Dissatisfaction with democratic politics reached the highest level ever recorded in 2019, a study has indicated.
Researchers from Cambridge University’s new Centre for the Future of Democracy analysed a data set of more than four million people and found that satisfaction was at an all-time low in large democracies including the UK, America, Brazil, Mexico and Australia.
The data set combines more than 25 international survey projects covering 154 countries between 1995 and 2020, with some dating back as far as 1973, and includes new cross-country surveys commissioned from polling firm YouGov.
Detailed stocktaking of global political sentiment began in 1995.
Democracy is in a state of malaise
“Across the globe, democracy is in a state of malaise,” said the report’s lead author, Dr Roberto Foa, from Cambridge’s Department of Politics and International Studies (POLIS).
“We find that dissatisfaction with democracy has risen over time, and is reaching an all-time global high, in particular in developed countries.”
The study suggested that dissatisfaction with democratic politics among citizens of developed countries has increased from a third to half of all individuals over the last quarter of a century.
It defines “developed” as citizens of Europe, North America, East Asia and Australasia, and all data presented in the report is from countries that are electoral democracies.
Global democratic recession
The downward trend in satisfaction with democracy has been especially sharp since 2005, which marks the beginning of what some have called a “global democratic recession”, the report said.
Some 38.7% of citizens were dissatisfied in that year, but this has since risen by almost one fifth of the population (18.8%) to 57.5 per cent.
In the UK, the report shows democratic satisfaction rose fairly consistently for 30 years from the 1970s, reaching a high-water mark during the Tony Blair years at the turn of the millennium.
The Iraq War and parliamentary expenses scandal caused dips, but satisfaction plunged during the political stalemate following the EU referendum.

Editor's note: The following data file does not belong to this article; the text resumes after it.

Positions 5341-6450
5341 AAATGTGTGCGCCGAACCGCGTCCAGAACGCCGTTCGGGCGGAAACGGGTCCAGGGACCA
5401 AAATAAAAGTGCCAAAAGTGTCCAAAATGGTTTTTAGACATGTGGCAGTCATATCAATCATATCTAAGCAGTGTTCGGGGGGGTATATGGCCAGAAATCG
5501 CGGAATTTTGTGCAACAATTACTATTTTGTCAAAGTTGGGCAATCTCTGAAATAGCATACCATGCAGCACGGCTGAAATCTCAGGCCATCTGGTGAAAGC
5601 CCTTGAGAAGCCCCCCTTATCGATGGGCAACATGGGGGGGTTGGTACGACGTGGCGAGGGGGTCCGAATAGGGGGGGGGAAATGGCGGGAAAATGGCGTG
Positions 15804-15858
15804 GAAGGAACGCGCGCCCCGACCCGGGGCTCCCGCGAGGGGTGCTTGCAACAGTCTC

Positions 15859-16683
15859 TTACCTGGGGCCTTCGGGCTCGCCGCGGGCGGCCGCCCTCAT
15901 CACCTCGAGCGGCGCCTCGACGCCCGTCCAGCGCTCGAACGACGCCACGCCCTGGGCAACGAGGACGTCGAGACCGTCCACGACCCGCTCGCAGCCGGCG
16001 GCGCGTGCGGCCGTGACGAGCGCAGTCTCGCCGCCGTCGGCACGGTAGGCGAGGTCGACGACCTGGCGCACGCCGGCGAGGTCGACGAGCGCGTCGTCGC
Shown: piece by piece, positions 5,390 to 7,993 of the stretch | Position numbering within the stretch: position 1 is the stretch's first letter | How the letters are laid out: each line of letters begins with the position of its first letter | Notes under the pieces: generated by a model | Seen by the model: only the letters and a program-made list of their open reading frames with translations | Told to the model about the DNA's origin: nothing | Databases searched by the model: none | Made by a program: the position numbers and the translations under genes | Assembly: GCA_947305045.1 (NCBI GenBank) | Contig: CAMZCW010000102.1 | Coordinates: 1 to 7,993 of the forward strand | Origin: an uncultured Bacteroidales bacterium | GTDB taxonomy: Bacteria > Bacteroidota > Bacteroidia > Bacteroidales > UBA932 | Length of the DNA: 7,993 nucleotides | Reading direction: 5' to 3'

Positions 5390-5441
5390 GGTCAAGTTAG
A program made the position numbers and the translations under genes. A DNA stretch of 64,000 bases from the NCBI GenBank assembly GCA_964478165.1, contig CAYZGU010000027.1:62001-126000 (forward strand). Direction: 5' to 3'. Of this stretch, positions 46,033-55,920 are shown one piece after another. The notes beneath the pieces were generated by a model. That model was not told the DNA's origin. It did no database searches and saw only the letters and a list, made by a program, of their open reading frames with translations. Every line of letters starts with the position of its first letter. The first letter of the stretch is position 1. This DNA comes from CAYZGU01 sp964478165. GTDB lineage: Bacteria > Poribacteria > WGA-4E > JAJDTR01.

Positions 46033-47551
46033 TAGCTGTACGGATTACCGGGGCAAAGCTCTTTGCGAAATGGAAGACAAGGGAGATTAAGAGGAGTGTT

By 2019, for the first time since the mid-1970s, a clear majority of UK citizens were dissatisfied with democracy.
Dr Foa said the rise of populism may be “less a cause and more a symptom of democratic malaise”.
“Without this weakening legitimacy, it would be unthinkable for a US presidential candidate (Donald Trump) to denounce American democracy as rigged, or for the winning presidential candidate in Latin America’s largest democracy (Jair Bolsonaro of Brazil) to openly entertain nostalgia for military rule.
“If confidence in democracy has been slipping, it is because democratic institutions have been seen failing to address some of the major crises of our era, from economic crashes to the threat of global warming.
“To restore democratic legitimacy, that must change.”
Democracy “could evolve”
Professor David Runciman, head of the new Centre for the Future of Democracy, said: “We need to move beyond thinking about immediate crises in politics and take a longer view to identify possible trajectories for democracy around the world.
“This means distinguishing what is essential to democracy, what is contingent and what can be changed.
“The Centre for the Future of Democracy will be looking at the bigger picture to see how democracy could evolve.”